KMB II Review: New Orleans

‘Miss M’ divine, and then some
Tart-tongued diva sings, zings at arena
The Times-Picayune
Tuesday, November 23, 2004
By Keith Spera
Music writer

Photo: Not Sure But I Like

Thirty years ago at the Fairmont Hotel’s Blue Room and similarly intimate lounges, the irrepressible Bette Midler routinely worked over her audience. The larger venues she now inhabits are not as conducive to withering, one-on-one banter.

We should be thankful.

At New Orleans Arena on Sunday, Midler chastised a woman down front for using a cell phone but otherwise left the paying customers alone. Hell on high heels, she instead aimed barbs at President Bush, talk show host Rush Limbaugh and pop star Christina Aguilera, among others.

On a glittering stage re-creating the classic Coney Island amusement park and boardwalk, Midler presided over equal parts concert, comedy routine and Broadway theater of the bizarre. In the show’s opening segment, her Harlettes, a troupe of three female dancer-singers, and 13 musicians punched up the “Kiss My Brass” of her tour’s title, concluding with a spunky “Boogie Woogie Bugle Boy.”

But her sassy commentary was at least as much fun. Of Limbaugh’s OxyContin troubles, she said, “Not only is he a moron, but he’s an Oxy-moron.” She lampooned Aguilera’s barely there stage attire, other celebrities’ doomed marriages and, in a parody of “The Brady Bunch,” pop princess Britney Spears’ new extended family.

Not sparing herself, she riffed on advancing age, even though her energized performance showed no sign of it. In an extended video skit between costume changes, Midler squared off against the CBS “eye” logo in Judge Judy’s TV courtroom, with actor Gary Coleman as a bailiff. The eye successfully sued Midler for bad-mouthing her own TV show; in fine diva fashion, Midler socked him.

She did her New Orleans homework, too. She was honored, she said, to perform “in the same arena where the Hornets lose — I mean, play.” Saints owner Tom Benson was not in attendance because “he’s going door to door collecting for the new stadium.” She saluted her “favorite business family in America”: the proprietors of the Canal Street brothel.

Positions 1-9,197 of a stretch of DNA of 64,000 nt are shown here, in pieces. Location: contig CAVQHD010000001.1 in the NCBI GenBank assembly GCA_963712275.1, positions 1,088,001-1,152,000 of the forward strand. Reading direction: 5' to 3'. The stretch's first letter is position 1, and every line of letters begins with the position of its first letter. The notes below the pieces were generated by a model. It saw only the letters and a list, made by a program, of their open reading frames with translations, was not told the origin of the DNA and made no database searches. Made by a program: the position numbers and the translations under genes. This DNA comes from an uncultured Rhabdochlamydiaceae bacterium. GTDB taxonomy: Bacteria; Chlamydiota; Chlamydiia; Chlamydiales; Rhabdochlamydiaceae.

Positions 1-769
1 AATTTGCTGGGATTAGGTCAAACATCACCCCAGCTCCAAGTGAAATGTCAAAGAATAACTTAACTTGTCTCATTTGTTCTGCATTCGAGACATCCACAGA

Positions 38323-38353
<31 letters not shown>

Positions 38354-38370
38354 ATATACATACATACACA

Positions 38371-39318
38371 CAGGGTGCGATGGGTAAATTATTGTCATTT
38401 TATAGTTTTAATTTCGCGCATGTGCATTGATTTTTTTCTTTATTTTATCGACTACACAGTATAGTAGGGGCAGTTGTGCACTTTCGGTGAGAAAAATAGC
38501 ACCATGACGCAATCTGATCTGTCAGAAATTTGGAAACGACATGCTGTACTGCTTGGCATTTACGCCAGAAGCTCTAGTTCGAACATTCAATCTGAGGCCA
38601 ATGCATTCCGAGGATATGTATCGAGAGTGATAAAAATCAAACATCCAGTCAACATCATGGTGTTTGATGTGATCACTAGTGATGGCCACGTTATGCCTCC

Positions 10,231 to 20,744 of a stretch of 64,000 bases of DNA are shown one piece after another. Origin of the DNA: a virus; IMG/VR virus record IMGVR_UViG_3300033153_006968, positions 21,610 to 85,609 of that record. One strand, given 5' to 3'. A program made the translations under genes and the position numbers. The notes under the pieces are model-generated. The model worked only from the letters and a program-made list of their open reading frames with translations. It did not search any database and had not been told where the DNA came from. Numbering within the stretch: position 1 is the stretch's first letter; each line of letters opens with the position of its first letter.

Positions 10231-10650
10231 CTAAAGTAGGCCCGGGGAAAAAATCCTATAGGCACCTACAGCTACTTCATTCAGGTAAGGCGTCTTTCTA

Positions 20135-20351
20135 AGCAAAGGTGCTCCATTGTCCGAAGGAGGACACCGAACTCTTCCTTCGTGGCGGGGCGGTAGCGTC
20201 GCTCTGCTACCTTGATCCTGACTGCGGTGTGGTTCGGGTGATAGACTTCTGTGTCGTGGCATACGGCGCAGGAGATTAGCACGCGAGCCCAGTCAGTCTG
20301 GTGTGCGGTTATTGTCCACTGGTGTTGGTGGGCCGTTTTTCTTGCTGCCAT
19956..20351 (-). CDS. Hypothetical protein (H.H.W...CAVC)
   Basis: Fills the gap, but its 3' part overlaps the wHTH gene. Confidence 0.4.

But she also set aside the ridiculous and/or rude for the poignant. She lofted a lovely piano and voice retelling of Hoagy Carmichael’s “Skylark.” Via video, she engaged Mr. Rogers, the late champion of childhood and civility, in a sweet-natured duet. She revisited Rosemary Clooney’s “Hey There” and “Tenderly” beneath glamorous black-and-white photos of Clooney, demonstrating her easy way with the classic American songbook.

Midler might rethink other decisions. Her “When A Man Loves A Woman” added little to the original. “God Is Watching Us” was maudlin. Gently flapping her arms at the conclusion of “Wind Beneath My Wings” was overkill, much like Celine Dion mimicking the big-screen pose on the prow of the Titanic for “My Heart Will Go On.”

Also, the largest of three video screens mostly scrolled prerecorded segments but should have carried live close-ups of Midler’s act. Her animated expressions were not visible from most seats.

In a rare technical glitch, a flying carousel horse with Midler astride stalled 20 feet above the stage as she exited to end the first set. “Come on, Nellie!” she said, to no avail. Finally, a stage hand guided the prop, and star, down to the safety of the stage. Midler rewarded her rescuer with a bear hug.

Mostly she orchestrated a smartly paced, highly entertaining showcase. Recalling her Dolores DeLago skits of old, she and the Harlettes spent 20 minutes in mermaid costumes, cavorting in electric wheelchairs and hopping on their “tails” to Broadway standards refitted with nautical lyrics. “All That Jazz,” for example, became “All That Shad.”

Channeling the bawdy Borscht belt comedienne Sophie Tucker, she unleashed a barrage of salty jokes, some as well-trod as her character. A Chihuahua, pantyhose and rose bouquets factored in punch lines that can’t be repeated in a family newspaper.

In the finale, she coaxed a reluctant audience to sing the first verse of “The Rose,” then took over, ratcheting up the emotion and wringing all the ache from her signature song. She played out “The Rose” masterfully, so much so that a final encore was anticlimactic.

But by then, the Divine Miss M had already given plenty.

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